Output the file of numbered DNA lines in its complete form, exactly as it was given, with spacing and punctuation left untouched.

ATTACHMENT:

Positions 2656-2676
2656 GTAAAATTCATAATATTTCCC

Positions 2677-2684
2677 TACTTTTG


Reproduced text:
Positions 2656-2676
2656 GTAAAATTCATAATATTTCCC

Positions 2677-2684
2677 TACTTTTG